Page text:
...especially with the music overlap, but Valley 2 turned out to be a lot of fun.
I had purchased the entire current Arcen non-AI War game* library during the latest sale:*yes, five adjectives in a row, even counting "nonAIWar as one.
Tidalis is simply not my kind of game.
I haven't cracked Shattered Haven open yet.
I chose valley 2 over the original for greater strategy and better character art.
So here's a loose description of my first playthrough and what I think about various aspects:
Starting with 5 hearts/120% attack/10 ammo Fire class 1.
Ooh, the story opens well. Quite well, in fact, establishing my infiltration, Demonaica's rule (looks like a decent guy, no red flags, it's not like he's blood red and has horns or any... wait...), and that this world is weird.
Ok, my cursor appears to have disappeared. Figuring out the controls takes a bit (been a long time since I've played anything remotely similar to this). Getting used to them takes the better part of an hour.
Figuring out how to get out of the keep takes the rest of the hour (I expected the way out to be a door, for some reason).
The tutorial is great, here.
By the time it's finished, I know I've found a shoot-em-up I will actually enjoy.
I focus the pre-emergence turns on recruiting survivors, because I didn't find out until much later that I can build structures, even though the tutorial showed me how (don't ask how that happened
World map mosters? Okay, world map combat is very intuitive, and clinics are clearly vital.
I don't have much strategic direction for the first part of the game.
The first level-up tower: ooh, a fellow immortal (Fanzara). And apparently I was a very
convincing evil minion. Fighting her seemed no harder than most monsters, though; I was somewhat disappointed.
Demonaica emerges: I wish that the game was absolutely clear on whether diagonal movement was counted as 1 or 2 moves (I know it's 2 now
). And he beelines for the clinic.
Second tower: Old guy (Wordrak). Also pretty easy. I'm really liking the henchperson dialogues.
Until later, when they repeat.
Food shortage: Morale plummets to zero while I finally learn how to build structures. And now the strategic portion seems really easy.
Third level: Second-tier mage class acquired. The monsters don't seem to be getting much tougher...
I really like the various map element (amplification towers especially).
Once I stabilized the food problem, the strategic portion was never an issue again. So I focused on towers and ARSs (uhh, robotic research facilities).
I laughed when AI Revolution started playing. Escaping wasn't particularly difficult.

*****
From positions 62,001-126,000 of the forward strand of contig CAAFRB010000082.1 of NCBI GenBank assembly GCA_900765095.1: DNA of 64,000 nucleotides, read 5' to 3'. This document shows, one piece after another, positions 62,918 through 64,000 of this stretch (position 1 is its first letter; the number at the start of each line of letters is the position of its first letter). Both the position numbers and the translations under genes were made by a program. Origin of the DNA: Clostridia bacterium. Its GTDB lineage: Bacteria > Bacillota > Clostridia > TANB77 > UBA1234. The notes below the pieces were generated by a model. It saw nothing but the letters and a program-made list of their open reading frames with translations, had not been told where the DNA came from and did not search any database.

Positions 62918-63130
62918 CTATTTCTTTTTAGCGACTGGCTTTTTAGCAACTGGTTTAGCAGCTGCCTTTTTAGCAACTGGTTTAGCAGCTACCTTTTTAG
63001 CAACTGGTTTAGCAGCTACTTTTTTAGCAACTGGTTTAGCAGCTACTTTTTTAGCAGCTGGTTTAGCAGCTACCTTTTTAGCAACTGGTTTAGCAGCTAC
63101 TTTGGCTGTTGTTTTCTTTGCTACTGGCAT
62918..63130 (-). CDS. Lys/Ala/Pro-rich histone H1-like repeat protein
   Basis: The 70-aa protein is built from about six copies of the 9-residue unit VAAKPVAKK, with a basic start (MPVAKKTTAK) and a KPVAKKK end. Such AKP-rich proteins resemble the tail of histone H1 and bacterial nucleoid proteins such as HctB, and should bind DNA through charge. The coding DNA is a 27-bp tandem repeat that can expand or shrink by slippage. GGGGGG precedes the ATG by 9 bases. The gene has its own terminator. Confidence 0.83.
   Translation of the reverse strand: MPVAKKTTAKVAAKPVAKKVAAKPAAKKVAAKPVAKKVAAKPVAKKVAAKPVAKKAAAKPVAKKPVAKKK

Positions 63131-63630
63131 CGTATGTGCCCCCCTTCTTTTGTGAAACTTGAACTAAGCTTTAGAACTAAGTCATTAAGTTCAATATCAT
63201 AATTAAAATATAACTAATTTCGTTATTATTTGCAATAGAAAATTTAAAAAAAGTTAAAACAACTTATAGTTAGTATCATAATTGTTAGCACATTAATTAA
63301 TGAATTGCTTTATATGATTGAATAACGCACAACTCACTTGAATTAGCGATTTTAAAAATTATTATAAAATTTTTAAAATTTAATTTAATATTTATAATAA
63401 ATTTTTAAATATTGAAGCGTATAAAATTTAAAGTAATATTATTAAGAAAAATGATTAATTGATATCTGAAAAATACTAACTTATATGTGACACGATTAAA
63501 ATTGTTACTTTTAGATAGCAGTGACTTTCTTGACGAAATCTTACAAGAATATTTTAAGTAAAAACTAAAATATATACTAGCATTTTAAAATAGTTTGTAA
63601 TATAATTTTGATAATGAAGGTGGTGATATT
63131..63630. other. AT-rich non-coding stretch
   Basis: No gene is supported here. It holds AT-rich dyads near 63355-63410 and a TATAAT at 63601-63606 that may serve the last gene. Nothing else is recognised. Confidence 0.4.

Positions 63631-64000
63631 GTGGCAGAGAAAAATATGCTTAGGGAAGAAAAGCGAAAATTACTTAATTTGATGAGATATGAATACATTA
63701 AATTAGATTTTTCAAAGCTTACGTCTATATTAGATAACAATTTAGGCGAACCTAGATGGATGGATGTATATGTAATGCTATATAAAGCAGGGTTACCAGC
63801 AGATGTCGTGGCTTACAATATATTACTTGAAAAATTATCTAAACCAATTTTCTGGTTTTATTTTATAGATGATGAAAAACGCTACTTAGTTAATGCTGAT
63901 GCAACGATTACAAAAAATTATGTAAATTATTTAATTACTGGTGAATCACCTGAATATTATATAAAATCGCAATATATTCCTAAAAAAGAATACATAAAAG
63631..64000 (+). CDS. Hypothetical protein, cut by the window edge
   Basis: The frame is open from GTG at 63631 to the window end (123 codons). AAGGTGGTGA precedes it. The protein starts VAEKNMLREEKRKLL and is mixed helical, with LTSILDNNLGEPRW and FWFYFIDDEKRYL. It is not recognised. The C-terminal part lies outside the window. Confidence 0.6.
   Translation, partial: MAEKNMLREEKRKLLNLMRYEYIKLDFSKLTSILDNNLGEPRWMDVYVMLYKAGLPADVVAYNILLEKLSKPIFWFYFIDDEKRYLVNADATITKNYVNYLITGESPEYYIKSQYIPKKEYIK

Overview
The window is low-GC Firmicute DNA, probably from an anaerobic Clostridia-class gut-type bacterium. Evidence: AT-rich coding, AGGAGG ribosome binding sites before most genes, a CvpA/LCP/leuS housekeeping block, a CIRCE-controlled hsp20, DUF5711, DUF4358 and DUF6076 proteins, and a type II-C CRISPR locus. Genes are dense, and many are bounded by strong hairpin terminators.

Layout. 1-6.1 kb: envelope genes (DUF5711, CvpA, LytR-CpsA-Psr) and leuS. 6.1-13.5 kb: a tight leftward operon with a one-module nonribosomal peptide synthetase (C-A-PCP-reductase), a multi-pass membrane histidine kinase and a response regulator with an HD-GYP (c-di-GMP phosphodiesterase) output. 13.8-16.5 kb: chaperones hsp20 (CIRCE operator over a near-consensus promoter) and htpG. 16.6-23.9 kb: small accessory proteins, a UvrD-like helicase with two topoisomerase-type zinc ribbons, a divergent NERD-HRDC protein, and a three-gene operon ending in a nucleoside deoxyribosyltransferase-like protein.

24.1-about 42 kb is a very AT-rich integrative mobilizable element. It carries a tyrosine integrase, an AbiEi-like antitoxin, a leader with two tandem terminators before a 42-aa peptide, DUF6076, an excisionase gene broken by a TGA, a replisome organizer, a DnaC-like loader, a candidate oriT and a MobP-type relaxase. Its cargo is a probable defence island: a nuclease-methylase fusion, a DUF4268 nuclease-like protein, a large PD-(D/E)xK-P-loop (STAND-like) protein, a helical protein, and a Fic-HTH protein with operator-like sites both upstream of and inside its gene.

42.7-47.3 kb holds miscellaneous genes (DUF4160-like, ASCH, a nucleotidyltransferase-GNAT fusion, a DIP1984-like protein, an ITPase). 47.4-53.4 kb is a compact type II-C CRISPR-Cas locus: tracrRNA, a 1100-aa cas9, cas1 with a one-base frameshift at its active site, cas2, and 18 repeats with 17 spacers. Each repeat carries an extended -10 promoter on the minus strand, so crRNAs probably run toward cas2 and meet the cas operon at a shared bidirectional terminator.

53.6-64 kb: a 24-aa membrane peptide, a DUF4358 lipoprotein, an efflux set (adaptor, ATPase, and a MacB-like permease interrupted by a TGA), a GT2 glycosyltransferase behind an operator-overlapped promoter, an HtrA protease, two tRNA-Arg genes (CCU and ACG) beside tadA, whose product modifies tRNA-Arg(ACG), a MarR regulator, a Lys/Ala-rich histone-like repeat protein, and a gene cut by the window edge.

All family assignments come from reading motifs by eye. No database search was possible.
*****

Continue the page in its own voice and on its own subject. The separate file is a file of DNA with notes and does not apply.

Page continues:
By now I've died a few times; I think the penalty is just about perfect.
*much time passes*
The rest of the game pre-boss wasn't hard. Food and scrap never left their caps, morale recovered, and I became steadily more formidable.
Once I finished all visible level towers, I went straight for the stratospheric citadels. I had plenty of resistance members to kill them.
Shut up, Fedora! Their deaths were not in vain. They ensured that Demonaica would not interfere in our seiges.
Crystal smash! That was a fun fight.
Wait, I'm still immortal via necromantic parasitism? Awesome! (I had expected an inelegant reset, so I was quite pleased with that mechanic)
And the final battle, at turn 54:
Round 1: that was easy.
Round 2: Note to self: if you die right at the entrance, wait until D wanders off before activating immortality.
Round 3: D and other monsters? Fine. Slaughter the mooks in a couple circuits around the map, then kite D endlessly. For the win.
A bit unsatisfying. Adding one line of defiance from your character toward Elder would have significantly improved it.
And the implications are somewhat interesting:
I rule this land, and am immortal.
Rebellion is impossible, for the specifics of my immortality mean killing me only damages my subjects.
And yet I have solid motivation to be benevolent, for the same reason.
So I have until Elder and friends come back to prepare my armies and magic talents. So I'll have a fight ready for them when they do.
That's my interpretation, anyway.
The game turned out a lot better than I thought it would. I'll try Hero/Queen next. A few criticisms, though:
Equipment feels entirely pointless. I can't keep it reliably, so have no incentive to hunt for it. Maybe have one slot of permanent equipment (of lesser effect)?
The tedium/probable morale hit of hunting for perk tokens doesn't seem worth it. I think them applying to your current level's selection first would be a stronger mechanic (so you wouldn't need to get more options for levels with perks you're happy with).
This would also prevent situations like "I'm happy with my level two and three perks, but not level four, but it would take 5
tokens to actually improve, so I won't bother."
I expected mercenary coins to let you purify multiple spaces in a turn. They don't add any new options to the game (except if you can't find a dispersal tower).